The first use of a robot in a surgical
operation in the world took place in
Vancouver in March last year and more
than X0 similar operations have taken
place since.
Hie development is the result of
cooperation between two Vancouver
teaching and research hospitals associated
w ith the I iiiversity of B.C.'s facultv of
Medicine.
Creator of the robot is Dr James
McEwen. director of bio-engineering at
both the Vancouver General Hospital anil
the Health Sciences Centre Hospital on
the UBC campus It was also designed in
collaboration with the UBC's electrical
engineering department where Dr. McEwen
is adjunct professor.
It is used in a new type of surgery to
repair damaged knees performed by Dr.
Brian Day, assistant professor in UBC's
orthopedic surgery department.
Although the robot was built at VGH, all
operations so far have been carried out at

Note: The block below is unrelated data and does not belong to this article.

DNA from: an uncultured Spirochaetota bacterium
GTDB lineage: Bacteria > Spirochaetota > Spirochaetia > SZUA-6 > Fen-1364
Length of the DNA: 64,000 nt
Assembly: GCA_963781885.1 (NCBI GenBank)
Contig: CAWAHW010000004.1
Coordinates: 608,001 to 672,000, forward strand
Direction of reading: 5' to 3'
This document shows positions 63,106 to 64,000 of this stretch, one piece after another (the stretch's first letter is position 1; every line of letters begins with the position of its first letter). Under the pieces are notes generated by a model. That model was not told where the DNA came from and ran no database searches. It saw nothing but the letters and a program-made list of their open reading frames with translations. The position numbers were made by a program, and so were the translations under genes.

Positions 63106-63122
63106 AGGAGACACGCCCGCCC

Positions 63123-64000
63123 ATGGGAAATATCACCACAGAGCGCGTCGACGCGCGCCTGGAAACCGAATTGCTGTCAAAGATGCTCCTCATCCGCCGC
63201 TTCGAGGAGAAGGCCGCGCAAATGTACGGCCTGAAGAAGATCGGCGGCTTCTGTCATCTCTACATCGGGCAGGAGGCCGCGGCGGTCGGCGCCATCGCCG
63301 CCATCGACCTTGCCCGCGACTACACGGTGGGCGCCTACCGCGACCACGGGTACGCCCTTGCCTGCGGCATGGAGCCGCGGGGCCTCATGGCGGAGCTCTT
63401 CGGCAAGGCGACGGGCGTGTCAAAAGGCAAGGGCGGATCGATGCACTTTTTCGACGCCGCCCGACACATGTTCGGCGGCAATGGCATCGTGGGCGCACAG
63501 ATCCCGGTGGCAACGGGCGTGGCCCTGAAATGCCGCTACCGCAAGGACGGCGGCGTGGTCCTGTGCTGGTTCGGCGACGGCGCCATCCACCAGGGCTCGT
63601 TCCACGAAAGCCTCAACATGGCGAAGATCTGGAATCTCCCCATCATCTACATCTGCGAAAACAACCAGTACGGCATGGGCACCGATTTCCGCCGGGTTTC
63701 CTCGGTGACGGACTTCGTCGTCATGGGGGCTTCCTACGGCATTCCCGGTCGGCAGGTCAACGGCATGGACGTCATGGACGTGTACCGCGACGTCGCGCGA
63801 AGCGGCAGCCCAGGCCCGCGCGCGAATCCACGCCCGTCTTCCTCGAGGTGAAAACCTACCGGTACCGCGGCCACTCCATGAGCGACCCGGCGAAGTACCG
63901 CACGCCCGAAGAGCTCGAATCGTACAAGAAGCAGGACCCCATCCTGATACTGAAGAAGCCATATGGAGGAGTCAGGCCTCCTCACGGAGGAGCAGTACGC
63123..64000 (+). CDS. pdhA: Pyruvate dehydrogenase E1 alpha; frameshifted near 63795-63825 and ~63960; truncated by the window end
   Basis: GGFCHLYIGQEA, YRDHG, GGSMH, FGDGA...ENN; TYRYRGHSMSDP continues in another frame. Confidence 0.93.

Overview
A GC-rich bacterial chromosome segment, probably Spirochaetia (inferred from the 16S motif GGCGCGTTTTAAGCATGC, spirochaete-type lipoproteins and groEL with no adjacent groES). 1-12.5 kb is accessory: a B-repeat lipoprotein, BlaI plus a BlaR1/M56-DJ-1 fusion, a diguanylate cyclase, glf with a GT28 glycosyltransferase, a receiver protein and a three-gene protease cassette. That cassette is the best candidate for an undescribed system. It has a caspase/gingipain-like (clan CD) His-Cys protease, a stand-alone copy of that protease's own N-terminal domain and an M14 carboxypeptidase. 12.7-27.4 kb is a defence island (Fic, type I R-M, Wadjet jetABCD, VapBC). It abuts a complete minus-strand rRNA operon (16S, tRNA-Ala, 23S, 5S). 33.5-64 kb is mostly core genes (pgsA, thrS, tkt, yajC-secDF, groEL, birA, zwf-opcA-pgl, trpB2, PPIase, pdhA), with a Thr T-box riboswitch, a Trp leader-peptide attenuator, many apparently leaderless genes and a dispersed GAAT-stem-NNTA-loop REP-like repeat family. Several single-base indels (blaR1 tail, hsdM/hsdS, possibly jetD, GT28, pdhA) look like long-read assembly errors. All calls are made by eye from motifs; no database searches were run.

the University hospital.
Dr. Day pioneered in Canada a new
surgical procedure, called arthroscopy, to
remove or repair knee cartilege using
one-centimeter incisions. A surgical
instrument is inserted into one incision
and is guided in its work by an optical
scope inserted into the second. Before
the new operation was introduced, the
entire knee joint had to lie opened.
"Because I am completely occupied with
the scope anil surgical instrument. I need
an assistant to hold and move the patient's
leg into different positions during the
operation." Dr. Day said. "The solution is a
robot that manipulates the leg into
precise positions for me."     Dr McFwcn's
group ilesignetl and built a pneumatically